Research Agenda

I seek to pursue posthuman UX in future research. Assemblage agency consisting of human and nonhuman entities is relatively straightforward to theorize through work by such disparate scholars as Bruno Latour, Jane Bennett, Rosi Braidotti, N. Katherine Hayles, James Brown, Levi Bryant, Ian Bogost, and others. Assemblage agency is devilishly difficult to trace and reveal, and the methods for doing so are clumsy and untheorized. I intend to adapt existing and explore new methods that technical communication scholars can use to uncover the black box of algorithmic and procedural rhetorical influence. The result of this work, which I intend to introduce in my dissertation, is to provide accessible heuristics and pedagogies that can help scholars and students alike recognize, reveal, and understand the shared agency that emerges in algorithm-mediated daily life. While algorithmic literacy is a term that Cathy Davidson and Ted Striphas have introduced to describe this awareness, my long-term research goal is to develop posthuman UX studies as a practical approach to designing products, systems, and experiences that both recognize assemblage agency and make explicit the shared nature of agency that emerges when humans use algorithm-mediated networked products.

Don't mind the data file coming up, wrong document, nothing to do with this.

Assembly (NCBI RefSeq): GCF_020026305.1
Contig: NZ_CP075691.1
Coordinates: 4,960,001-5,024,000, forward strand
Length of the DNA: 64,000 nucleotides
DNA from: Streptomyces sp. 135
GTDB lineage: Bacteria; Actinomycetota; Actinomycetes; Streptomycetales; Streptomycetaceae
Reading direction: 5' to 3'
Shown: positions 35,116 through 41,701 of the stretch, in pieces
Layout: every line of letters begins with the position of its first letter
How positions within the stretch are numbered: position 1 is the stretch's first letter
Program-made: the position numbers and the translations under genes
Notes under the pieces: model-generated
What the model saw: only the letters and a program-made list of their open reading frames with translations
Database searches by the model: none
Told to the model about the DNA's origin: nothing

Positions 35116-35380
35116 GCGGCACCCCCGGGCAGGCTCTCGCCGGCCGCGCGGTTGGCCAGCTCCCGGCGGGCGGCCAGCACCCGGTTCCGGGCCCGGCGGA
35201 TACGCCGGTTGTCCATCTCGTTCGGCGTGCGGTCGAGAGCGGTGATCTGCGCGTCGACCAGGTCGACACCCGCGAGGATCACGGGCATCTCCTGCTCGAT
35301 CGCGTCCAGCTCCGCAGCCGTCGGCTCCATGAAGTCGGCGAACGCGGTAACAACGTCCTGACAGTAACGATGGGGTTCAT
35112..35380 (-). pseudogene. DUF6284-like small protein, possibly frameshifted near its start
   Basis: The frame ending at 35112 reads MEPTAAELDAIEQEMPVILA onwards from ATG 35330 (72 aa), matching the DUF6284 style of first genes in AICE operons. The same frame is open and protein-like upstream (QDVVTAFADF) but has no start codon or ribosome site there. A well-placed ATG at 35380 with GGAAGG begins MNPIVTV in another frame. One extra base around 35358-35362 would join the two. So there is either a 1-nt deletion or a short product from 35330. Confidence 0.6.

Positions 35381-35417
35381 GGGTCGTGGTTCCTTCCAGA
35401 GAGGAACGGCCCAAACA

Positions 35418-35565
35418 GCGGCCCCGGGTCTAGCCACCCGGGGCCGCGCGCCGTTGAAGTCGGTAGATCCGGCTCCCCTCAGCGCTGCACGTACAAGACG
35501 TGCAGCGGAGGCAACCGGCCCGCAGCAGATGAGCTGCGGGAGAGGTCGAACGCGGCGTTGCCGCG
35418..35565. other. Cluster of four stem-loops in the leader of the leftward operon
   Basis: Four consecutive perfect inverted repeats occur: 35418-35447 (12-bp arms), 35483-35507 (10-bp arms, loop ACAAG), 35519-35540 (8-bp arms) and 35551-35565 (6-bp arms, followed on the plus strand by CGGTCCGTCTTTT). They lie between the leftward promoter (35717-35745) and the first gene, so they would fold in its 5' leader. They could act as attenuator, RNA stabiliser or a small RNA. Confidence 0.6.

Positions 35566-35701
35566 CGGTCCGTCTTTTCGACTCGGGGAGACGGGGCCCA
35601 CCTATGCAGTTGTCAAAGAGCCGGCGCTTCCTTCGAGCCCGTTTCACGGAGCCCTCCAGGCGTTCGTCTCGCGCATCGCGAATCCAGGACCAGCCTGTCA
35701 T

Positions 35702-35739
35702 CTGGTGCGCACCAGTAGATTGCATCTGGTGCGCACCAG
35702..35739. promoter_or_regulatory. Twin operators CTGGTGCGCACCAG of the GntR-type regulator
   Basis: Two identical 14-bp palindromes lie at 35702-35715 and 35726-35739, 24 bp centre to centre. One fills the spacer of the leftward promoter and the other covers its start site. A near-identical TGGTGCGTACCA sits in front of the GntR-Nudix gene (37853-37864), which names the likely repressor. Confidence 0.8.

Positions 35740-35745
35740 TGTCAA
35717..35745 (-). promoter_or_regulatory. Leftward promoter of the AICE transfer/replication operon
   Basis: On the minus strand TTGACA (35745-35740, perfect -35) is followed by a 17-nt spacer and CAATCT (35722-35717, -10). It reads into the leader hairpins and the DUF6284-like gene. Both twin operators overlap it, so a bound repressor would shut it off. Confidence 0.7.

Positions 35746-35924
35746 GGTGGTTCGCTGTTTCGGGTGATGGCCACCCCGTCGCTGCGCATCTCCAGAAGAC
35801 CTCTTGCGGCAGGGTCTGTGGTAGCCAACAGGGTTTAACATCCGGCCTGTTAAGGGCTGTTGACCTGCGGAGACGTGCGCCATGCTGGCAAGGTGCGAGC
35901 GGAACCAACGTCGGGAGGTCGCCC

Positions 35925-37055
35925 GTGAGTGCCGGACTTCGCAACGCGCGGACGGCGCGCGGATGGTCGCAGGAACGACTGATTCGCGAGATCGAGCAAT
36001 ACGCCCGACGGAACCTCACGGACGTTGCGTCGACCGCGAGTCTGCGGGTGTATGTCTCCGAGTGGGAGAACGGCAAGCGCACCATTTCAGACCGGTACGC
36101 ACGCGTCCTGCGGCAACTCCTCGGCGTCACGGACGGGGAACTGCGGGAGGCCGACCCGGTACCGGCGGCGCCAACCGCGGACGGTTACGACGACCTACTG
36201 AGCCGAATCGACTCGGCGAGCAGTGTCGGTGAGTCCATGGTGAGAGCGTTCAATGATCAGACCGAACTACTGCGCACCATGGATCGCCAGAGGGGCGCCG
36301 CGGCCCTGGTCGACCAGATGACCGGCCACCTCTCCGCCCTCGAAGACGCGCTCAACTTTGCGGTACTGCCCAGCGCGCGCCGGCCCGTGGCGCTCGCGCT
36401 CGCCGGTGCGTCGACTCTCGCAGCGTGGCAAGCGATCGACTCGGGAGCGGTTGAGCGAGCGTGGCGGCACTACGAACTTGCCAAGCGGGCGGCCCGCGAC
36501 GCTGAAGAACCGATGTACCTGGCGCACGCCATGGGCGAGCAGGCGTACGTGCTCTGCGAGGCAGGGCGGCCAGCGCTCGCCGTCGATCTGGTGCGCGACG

Since I started working as a web developer at the University of Richmond School of Professional & Continuing Studies in 1999, I’ve engaged in designing online experiences for human and, increasingly, algorithmic audiences. The opportunity to study and theorize the very activities I’ve engaged in daily for the past two decades excites and engages me. I’m extending a long history of pedagogy and professional experience into the realm of knowledge making, and I’m eager to keep advancing.

Slack, Miller & Doak: Technical Communicator as Author

Slack, J. D., Miller, J. M., and Doak, J. (1993). The technical communicator as author: Meaning, power, authority. Journal of Business and Technical Communication, 7(1), 12-36. http://dx.doi.org/10.1177/1050651993007001002